Corsair HS65 gaming headset in test – I managed to get a good sound after a few detours - Recommended Badge

The HS65 sits comfortably and convinces with a slightly muffled, but good sound on the PC, as well as a clear microphone.

Corsair’s HS65 doesn’t need many words to describe it: it’s wired, has a volume control and a built-in microphone that flips up to mute. The smooth shape made of plastic and aluminum conveys the focus on the essentials very convincingly. The subtle grilles set successful accents in the self-confidently reduced exterior. The HS65 doesn’t appear as a high-end headphone – but fortunately it has nothing in common with the overly playful models of many competitors. At just under 90 euros, which you pay at Amazon, for example, it is one of the smartest representatives in its price range for me.

Above all, it sits very comfortably on the head, even during long sessions. In any case, it doesn’t press on my average grown beet, while the ears find enough space under the soft artificial leather shells. I could only imagine that larger heads will definitely feel the temple, because it seems comparatively narrow and cannot be bent too easily. Players with appropriate skulls should therefore perhaps plan a trial fit.

Incidentally, neither the cable nor the microphone are detachable. However, if you fold the microphone upwards, you can use the HS65 as normal headphones without any problems. I wouldn’t do it on the street – the microphone arm is too conspicuous for that – but it has served me well on longer plane and train journeys.

You either plug in the headset via the jack or connect it to a PC via the USB adapter. Only in this way is it (or the adapter) recognized as an HS65 and can be addressed by the software.

Unfortunately, the sound that it produces by “nature” is not the final word. Its sound is much too muffled for that, as if someone had put a thick cloth over it. So if you only plug the 3.5 mm jack into a PC, switch or a PS5 or Xbox controller, you have to make do with the fact that music in particular can hardly unfold. This is known to have less of an effect in games, but it is audible in every application.

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It only gets better if you manually change the EQ balance where that is possible or plug the headset into the supplied USB adapter, which Windows recognizes as an HS65 audio device. Because that’s what Corsair’s iCUE software accesses, which can be used to change the sound properties of connected devices. Among other things, in addition to the original dull profile, there are four more that, depending on the setting, emphasize step noise in shooters or emphasize the bass. And if you want, you can of course create your own anyway.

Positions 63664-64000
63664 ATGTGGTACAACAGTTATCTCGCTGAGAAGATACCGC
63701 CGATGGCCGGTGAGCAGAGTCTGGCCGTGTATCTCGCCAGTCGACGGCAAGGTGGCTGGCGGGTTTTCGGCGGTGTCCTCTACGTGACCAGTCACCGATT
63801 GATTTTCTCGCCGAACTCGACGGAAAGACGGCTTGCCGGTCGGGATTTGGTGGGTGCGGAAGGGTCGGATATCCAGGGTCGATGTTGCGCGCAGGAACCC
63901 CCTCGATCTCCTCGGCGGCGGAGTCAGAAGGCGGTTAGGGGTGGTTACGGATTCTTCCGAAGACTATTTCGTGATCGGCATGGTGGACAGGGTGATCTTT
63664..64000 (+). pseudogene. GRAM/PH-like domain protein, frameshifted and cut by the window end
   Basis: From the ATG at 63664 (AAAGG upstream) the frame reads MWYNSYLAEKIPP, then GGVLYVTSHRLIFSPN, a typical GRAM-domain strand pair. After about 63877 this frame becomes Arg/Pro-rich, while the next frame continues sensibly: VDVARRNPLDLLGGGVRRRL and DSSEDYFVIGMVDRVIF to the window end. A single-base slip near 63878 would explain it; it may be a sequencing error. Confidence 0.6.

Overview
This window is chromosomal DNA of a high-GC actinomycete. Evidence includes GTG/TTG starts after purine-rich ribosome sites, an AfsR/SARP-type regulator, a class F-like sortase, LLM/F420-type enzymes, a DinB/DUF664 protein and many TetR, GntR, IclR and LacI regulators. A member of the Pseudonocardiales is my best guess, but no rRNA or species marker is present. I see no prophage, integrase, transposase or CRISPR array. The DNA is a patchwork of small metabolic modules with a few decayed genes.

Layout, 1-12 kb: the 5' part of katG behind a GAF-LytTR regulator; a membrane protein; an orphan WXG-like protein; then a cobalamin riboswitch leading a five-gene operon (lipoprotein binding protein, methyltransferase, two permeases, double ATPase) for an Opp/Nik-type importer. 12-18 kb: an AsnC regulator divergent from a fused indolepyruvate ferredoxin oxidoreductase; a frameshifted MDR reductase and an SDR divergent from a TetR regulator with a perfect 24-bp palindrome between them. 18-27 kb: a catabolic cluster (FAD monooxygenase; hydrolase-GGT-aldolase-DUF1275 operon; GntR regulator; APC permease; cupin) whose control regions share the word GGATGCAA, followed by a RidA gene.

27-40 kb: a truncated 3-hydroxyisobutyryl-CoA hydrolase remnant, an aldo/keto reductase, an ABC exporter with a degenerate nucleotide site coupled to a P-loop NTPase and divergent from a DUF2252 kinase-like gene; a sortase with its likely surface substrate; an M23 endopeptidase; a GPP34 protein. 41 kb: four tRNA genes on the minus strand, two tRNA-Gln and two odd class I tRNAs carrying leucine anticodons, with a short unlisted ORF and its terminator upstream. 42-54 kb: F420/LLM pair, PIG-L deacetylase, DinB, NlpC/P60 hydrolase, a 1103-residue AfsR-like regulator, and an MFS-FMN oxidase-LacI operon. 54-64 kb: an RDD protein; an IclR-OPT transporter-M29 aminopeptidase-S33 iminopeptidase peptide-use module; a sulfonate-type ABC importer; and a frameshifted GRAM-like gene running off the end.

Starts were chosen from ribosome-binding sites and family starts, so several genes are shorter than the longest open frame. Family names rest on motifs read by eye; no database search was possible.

In iCUE, you either use preset profiles, create your own, or let the software guide you through a process that creates a profile based on your listening preferences for a selected piece of music.

It is interesting that iCUE can be guided through a series of tests in order to create the so-called My SoundID. Only one of these can be saved and it basically only applies to the music style listened to during the test. Nevertheless, this can be of practical help. I just wish it was possible to adjust this profile afterwards, because unfortunately that’s not possible.

In addition, there is the option to activate surround sound simulated with Dolby Audio, which gives what is heard a depth that the headset does not otherwise provide. This is mainly an advantage when gaming, as Dolby Audio opens up the space and makes virtual worlds appear a lot more vivid. It’s not as if the positioning of sounds actually works differently. But you can locate them better because the acoustic environment appears a lot larger. I still prefer Sony’s Pulse 3D here, because the room is a whole lot livelier there in direct comparison. Not only steps, but also shots and impacts are highlighted more clearly than is the case with the HS65. However, that shouldn’t distract from the fact that the three-dimensional sound is definitely an asset!

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So you can achieve a significant improvement in the sound characteristics with almost all iCUE settings. The HS65 always has a hard time with metal in almost all its variants and occasionally you have to try out which profile and which surround option produce the best result in each case. All in all, you can achieve a reasonably balanced balance in just a few simple steps, in which essentially no pitch is neglected.

A slight hissing can be heard, but overall the microphone transmits the voice very clearly and without any significant background noise. It is muted by quickly flipping it up.

Last but not least, another strength is the microphone, because it transmits voices very clearly and distinctly, albeit with a slight hiss. You have to put it relatively close to your mouth with the flexible arm so that you don’t come across as too quiet, but in return the microphone only weakly picks up ambient noise. It does notice typing on a keyboard, but I can run a loud fan in the background almost without hesitation. Not that I’m happy about the current temperatures, but that way I can at least expect my airy refreshment from the team chat.

Corsair HS65 – test conclusion

With the HS65 from Corsair you get a wired headset for just under 90 euros, which I particularly like with its focus on the essentials. The no-frills workmanship, the handy volume wheel, the good microphone and the decent surround sound on the PC are plus points that make it particularly impressive when gaming. The HS65 is also suitable for listening to music on a PC by adjusting the balance accordingly, using a profile included in the software or using guided profiling. Even if I don’t like the dull sound much less without iCUE software, the HS65 is definitely worth recommending.

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